Spitsbergen

Svalbard

Following the Polar Bears

Spitsbergen, part of Svalbard archipelago, a remote island chain situated between Norway and the North Pole, offers a tremendous wildlife and birdlife experience, as well as a fascinating lesson in glaciology. First used as a whaling base in the 17th and 18th centuries, the islands are now celebrated as a breeding ground for many seabirds, along with marine mammals and the elusive polar bear.
As we voyage up the coastline we will watch the wildlife and witness glaciers, ice filled bays and fascinating plant life, while soaking up the stunning landscapes that surrounds us. A major focus on our voyage will be the wildlife that inhabits the edges of the Arctic ice pack. It’s here, at more than 80° North of latitude and less than 600 miles from the North Pole, that we often find polar bears. These magnificent animals are the iconic symbol of the Arctic. We also hope to see a great diversity of wildlife including beluga whales, walrus, reindeer, Arctic fox and witness birdlife in staggering numbers. Our days are filled with guided shore excursions affording excellent hiking opportunities, zodiac cruising and exploring on the ship.
For the photography enthusiasts, this trip is a must!

Mom and Cubs

Mom and Cubs

Svalbard, by Roie Galitz

Day 1 – Longyearbyen, Svalbard
Today we embark our expedition ship, the Akademik Sergey Vavilov in Longyearbyen and as we throw the lines, we sail out of Adventfjorden and into Isfjorden during the early evening. With almost 24 hours of daylight at this time of the year, enjoy the views from the outer decks of the ship as we depart. We meet our expedition team during an introductory briefing and then enjoy a welcome dinner in the ships comfortable dining room.

Polar bear

Polar Light

Svalbard, by Roie Galitz

Days 2 & 3 – Krossfjorden and Northwestern Spitsbergen
The rocky shores of Krossfjorden are home to numerous bird colonies and a range of species. We anchor the ship off one small harbour and cruise in the zodiacs along the bird cliffs near the 14th of July glacier. Bearded and ringed seals are known to frequent the area and we keep our eyes peeled for them in the dark waters of the fjord.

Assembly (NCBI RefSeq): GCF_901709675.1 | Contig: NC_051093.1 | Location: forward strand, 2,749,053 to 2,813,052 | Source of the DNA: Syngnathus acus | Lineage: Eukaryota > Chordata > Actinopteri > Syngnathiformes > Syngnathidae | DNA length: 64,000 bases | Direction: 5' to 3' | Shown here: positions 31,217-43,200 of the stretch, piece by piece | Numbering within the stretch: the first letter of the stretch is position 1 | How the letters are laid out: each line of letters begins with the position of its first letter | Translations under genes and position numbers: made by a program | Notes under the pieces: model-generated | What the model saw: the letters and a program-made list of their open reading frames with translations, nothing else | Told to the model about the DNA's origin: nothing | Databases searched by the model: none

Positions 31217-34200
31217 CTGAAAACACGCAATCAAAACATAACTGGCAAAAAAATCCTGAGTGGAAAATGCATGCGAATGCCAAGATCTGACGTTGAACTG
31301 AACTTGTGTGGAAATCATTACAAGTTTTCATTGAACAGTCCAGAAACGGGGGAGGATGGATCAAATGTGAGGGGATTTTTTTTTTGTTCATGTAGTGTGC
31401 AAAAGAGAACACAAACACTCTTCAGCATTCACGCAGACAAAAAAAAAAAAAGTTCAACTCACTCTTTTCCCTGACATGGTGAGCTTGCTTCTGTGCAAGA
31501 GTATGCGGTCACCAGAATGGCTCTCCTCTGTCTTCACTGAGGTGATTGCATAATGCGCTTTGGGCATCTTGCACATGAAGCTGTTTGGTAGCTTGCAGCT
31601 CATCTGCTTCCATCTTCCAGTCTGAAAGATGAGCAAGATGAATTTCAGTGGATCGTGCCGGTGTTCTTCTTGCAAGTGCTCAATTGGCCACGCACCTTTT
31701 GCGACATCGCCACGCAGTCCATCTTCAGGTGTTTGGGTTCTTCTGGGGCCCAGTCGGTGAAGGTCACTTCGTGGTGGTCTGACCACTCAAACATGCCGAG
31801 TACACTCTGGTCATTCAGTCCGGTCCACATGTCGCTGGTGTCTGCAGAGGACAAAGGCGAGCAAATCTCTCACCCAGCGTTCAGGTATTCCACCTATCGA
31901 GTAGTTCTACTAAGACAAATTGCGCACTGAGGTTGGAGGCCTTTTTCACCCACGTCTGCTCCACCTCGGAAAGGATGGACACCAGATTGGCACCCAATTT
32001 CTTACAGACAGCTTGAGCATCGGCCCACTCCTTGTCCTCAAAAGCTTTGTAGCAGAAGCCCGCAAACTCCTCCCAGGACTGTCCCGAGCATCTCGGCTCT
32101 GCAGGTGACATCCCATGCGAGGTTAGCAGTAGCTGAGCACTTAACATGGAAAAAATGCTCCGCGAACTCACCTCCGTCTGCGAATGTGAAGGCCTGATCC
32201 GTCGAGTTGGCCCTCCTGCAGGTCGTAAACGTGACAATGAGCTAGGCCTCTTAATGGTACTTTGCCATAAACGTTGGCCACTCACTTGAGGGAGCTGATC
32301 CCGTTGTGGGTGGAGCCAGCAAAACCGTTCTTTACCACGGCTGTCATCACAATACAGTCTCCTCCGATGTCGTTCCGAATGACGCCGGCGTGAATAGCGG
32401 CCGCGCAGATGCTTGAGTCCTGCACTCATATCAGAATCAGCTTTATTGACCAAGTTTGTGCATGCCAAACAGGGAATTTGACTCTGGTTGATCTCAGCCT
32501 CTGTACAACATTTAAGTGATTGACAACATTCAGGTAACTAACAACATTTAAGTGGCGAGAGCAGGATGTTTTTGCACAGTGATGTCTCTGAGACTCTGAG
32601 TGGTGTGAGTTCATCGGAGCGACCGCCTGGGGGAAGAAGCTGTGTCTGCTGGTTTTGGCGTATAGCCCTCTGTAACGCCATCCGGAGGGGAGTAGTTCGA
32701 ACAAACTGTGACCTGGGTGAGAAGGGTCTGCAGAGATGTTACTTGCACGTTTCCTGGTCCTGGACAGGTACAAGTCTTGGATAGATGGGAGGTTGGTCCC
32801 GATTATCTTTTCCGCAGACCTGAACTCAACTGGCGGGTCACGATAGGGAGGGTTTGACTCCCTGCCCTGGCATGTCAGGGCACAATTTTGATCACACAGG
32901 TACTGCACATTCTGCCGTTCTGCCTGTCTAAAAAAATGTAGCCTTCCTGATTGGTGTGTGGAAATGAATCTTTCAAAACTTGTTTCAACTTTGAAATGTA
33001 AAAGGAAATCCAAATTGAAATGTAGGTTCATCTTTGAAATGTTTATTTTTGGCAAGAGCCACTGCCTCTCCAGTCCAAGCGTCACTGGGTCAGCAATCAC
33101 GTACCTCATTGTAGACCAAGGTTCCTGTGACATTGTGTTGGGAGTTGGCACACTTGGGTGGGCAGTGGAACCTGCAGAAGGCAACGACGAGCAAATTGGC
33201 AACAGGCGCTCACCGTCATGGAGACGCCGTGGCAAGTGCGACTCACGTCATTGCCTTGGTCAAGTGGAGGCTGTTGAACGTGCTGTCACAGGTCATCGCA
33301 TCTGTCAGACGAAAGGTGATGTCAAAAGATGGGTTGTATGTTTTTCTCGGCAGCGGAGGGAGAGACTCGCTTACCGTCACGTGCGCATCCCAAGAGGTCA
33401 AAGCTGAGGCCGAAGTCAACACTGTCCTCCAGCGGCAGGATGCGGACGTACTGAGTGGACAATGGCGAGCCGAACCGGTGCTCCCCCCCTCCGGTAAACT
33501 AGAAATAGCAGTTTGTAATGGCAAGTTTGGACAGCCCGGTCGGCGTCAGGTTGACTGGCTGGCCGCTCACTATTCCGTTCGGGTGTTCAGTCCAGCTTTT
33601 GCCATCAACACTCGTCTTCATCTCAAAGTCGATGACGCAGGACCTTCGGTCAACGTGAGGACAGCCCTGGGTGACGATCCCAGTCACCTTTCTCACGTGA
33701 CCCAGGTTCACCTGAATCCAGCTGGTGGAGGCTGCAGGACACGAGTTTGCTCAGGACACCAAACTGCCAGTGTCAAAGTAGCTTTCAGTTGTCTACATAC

arctic tern feeding it's infant in spitsbergen

arctic tern

Spitsbergen, by Roie Galitz

Lilliehook Glacier, at the head of the northwestern arm of Krossfjorden is an incredible sight. The glacier face stretches almost seven kilometres and has a height of around 80-meters. Viewed from the ship or on a zodiac cruise you come to appreciate the enormous scale of our surroundings. Later in the day as we sail out of Krossfjorden and Kongsfjorden, we may be fortunate enough to see the historic airship anchor pylon near the scientific community of Ny Ålesund.
Smeerenburgfjorden has a four hundred year history of whaling and is a favorite spot as we round the north-western tip of Spitsbergen. A wander along the beach looking at the blubber cookers, or an hour behind a tripod shooting landscapes on your camera might be on the schedule, and we are always on the lookout for wildlife that can appear anywhere in Svalbard.

Days 4 & 5 – Polar Pack Ice, Phippsoya and the Seven Islands

walrus peeking

Peeking out of the water

Spitsbergen, by Roie Galitz

We continue north and east up into the ice, aiming to cross the 80° north parallel. As we approach the ice edge the ship slows down and all hands are either on the bridge or out on the outer decks as we start scanning for wildlife. Bearded seals, ringed seals and walrus may be found hauled out on the edges of the ice. Harp seals swim in herds of 10 to 20 through the open water channels in the ice. A buttery colored lump miles away on the ice metamorphoses into a polar bear as we slowly work our way through the ice toward it. Our ship is perfectly designed for near silent approach to the wildlife on the ice and our Captain takes great pride in bringing us in close enough to experience the wildlife without disturbing it.

Mom and Cubs

Mom and Cubs

Svalbard, by Roie Galitz